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IXION (PC) - Review

by Paul Broussard , posted on 19 December 2022 / 5,188 Views

The Sun is a main sequence star, about halfway through its main sequence lifespan. Its core is also shrinking due to hydrogen-helium fusion, causing it to slowly expand and become hotter. Over the next 2-3 billion years, the Sun will warm the Earth so much that our planet will become uninhabitable to humans. As a result, scientists have begun theorizing about how humanity could leave Earth in the far-future. IXION presents one such possibility: a giant space station run by a single person who has no clue how to delegate tasks.

If you’re not familiar, IXION is a real-time strategy/simulation/resource management title best known for some Warhammer 40K spin-offs. You play as an extremely overworked administrator who's responsible for directing basically everything on board a space station containing the last remnants of humanity, after a poorly thought-out science experiment destroyed the moon. You're asked to build houses and facilities, develop infrastructure, direct resources, and generally keep everyone alive while also managing to search for a new planet to live on.

The core essence of IXION is survival. Unlike most colony manager/simulation games that I’ve played in the past, expanding is a secondary concern to just fighting to live another day. The space aboard your station, your working population, your station’s power, the resources available to you - all finite, with limited ways of increasing them. You have to be consistently proactive in taking every opportunity available to increase your resource pool, lest you be scattered to the four space winds.

Gameplay takes place largely within two areas: inside your station (called the Tiqqun), where you manage your population and structures; and in the space surrounding your station, where you dispatch ships to extract resources and progress the story. The “indoors” gameplay revolves around giving commands to construct roads, living quarters, mess halls, working facilities, and more on a grid. There’s a limited amount of space available, and certain buildings need specific elements next to them (factories, for instance, need roads next to them to transport their products), so planning is key.

Outside the ship is where the resource gathering portion of the game comes into play. The parts for all those buildings inside the space station have to come from somewhere, which means mining asteroids and other celestial bodies near the station. You can set up docking bays inside to deploy ships to discover, mine, and carry cargo routes to and from resource points. Choosing which resources to mine based on what buildings you want, and what services you need to operate, quickly becomes an essential part of gameplay.

The crux of IXION is making smart choices and formulating plans about where to place your buildings, when to construct them, and how to get the resources for them. In the early game, trying to build something too early or expand too quickly can easily be fatal, as you can strain your facility’s ability to function properly. This big space station you’re on has the durability of a wet cracker, and the inhabitants don’t have much patience for poor working or living conditions. In the first ten or so hours, a single poor choice can set off a downward spiral of catastrophe that will ultimately doom you (usually within thirty or so minutes). Extend too far, and you can necessitate needing to overwork your population to keep everything together, which can result in mutinies or flat out destruction.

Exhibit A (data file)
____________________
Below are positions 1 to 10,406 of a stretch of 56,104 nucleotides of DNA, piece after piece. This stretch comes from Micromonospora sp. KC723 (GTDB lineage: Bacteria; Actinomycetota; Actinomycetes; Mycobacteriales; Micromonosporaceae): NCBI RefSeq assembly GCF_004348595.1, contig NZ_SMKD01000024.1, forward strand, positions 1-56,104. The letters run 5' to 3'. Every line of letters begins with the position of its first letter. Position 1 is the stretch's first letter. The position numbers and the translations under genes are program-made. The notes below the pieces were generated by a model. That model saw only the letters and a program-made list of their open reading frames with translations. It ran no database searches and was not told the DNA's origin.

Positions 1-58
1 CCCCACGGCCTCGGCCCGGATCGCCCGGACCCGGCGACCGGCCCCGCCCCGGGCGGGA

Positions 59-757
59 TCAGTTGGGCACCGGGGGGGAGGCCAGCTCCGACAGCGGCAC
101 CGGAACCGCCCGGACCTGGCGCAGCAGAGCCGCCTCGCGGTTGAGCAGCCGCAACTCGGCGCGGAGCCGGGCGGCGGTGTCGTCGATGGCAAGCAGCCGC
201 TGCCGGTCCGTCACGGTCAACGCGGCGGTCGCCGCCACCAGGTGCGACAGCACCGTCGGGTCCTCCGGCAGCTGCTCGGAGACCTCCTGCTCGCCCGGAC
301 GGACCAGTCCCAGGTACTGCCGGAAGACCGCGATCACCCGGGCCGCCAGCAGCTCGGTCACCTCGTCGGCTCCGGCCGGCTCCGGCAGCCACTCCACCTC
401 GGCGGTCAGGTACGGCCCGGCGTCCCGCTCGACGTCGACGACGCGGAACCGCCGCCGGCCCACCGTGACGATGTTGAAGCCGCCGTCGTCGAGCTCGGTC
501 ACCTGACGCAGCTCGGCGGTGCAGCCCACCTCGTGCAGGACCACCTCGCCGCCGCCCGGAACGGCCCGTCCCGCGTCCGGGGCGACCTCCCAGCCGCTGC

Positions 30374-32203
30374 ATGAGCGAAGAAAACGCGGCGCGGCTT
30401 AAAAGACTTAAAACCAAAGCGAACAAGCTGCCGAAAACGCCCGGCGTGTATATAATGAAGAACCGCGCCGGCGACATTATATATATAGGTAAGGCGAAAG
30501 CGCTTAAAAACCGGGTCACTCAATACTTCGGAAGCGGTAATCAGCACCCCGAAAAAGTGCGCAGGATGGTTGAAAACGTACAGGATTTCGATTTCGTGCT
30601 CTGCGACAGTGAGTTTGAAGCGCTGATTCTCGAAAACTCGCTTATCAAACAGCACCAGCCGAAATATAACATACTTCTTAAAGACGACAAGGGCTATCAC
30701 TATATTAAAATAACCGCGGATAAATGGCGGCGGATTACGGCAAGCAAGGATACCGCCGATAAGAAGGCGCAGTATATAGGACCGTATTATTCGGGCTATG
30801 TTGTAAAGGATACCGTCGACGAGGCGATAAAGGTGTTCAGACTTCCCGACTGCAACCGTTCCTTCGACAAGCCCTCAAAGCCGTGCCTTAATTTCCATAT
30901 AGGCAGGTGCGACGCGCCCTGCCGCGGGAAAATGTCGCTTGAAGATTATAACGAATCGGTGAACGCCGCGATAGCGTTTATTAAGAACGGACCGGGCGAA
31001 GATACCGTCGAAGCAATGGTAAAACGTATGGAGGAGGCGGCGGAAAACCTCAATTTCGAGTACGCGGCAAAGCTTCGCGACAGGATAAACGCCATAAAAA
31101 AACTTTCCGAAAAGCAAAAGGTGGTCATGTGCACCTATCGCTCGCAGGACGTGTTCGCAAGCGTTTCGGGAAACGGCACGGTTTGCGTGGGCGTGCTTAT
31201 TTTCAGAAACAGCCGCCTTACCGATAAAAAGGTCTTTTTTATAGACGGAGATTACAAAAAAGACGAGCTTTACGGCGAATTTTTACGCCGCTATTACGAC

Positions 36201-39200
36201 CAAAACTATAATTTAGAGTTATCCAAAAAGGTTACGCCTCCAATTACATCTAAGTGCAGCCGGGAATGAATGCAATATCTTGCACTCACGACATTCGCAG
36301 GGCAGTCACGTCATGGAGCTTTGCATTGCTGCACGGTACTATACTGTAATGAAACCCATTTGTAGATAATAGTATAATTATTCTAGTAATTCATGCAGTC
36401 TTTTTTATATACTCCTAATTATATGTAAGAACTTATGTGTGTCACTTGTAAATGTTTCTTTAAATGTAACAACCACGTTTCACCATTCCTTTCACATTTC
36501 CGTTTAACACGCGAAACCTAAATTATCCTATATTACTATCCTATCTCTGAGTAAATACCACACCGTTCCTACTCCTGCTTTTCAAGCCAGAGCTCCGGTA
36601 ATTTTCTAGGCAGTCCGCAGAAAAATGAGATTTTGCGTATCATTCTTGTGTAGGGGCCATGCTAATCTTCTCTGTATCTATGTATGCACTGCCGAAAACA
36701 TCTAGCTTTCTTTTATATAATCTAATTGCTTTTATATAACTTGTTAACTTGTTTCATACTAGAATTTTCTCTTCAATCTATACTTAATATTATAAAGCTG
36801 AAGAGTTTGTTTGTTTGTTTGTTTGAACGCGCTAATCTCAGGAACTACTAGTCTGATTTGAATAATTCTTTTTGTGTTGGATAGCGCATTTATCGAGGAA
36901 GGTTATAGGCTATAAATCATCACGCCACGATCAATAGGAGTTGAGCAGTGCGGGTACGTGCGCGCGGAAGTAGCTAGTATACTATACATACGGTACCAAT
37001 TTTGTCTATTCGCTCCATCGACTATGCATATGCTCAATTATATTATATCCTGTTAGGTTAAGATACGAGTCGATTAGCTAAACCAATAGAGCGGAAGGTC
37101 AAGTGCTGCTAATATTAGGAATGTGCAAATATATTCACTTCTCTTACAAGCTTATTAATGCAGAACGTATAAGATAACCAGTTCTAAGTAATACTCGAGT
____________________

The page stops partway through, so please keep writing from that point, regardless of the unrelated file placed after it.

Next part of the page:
And there’s not much in the way of handholding here; the game is more than willing to let you make mistakes which won’t cause your demise immediately, but will more or less seal your fate. In that respect, I can see how IXION would be frustrating for many individuals, as evidenced by the less-than-stellar reviews out there for the game. But, personally, I love that approach. It creates a very organic environment where your decisions matter, and even minor miscalculations can haunt you for a long time. At the risk of invoking a cliche, the Tiqqun feels like a real place, with a real population that is responding to things. People respond to your decisions in mostly reasonable ways, and that time-lag for failure is necessary to really make that effect hit home. 

Having said that, I do feel like IXION's exceptionally harsh level of punishment is both its greatest strength and simultaneously a source of weakness. The harsh nature of things means that there’s often incentive for you to extract every single possible resource available before moving to a new sector or undertaking a major project, which in turn can very easily slow the gameplay to a crawl. And it’s hard to find the motivation to move quicker than glacial pace when all it takes is one misguided project to bring this increasingly convoluted house of cards crashing down. IXION is quite a long game too; your first playthrough will probably clock in at 60+ hours.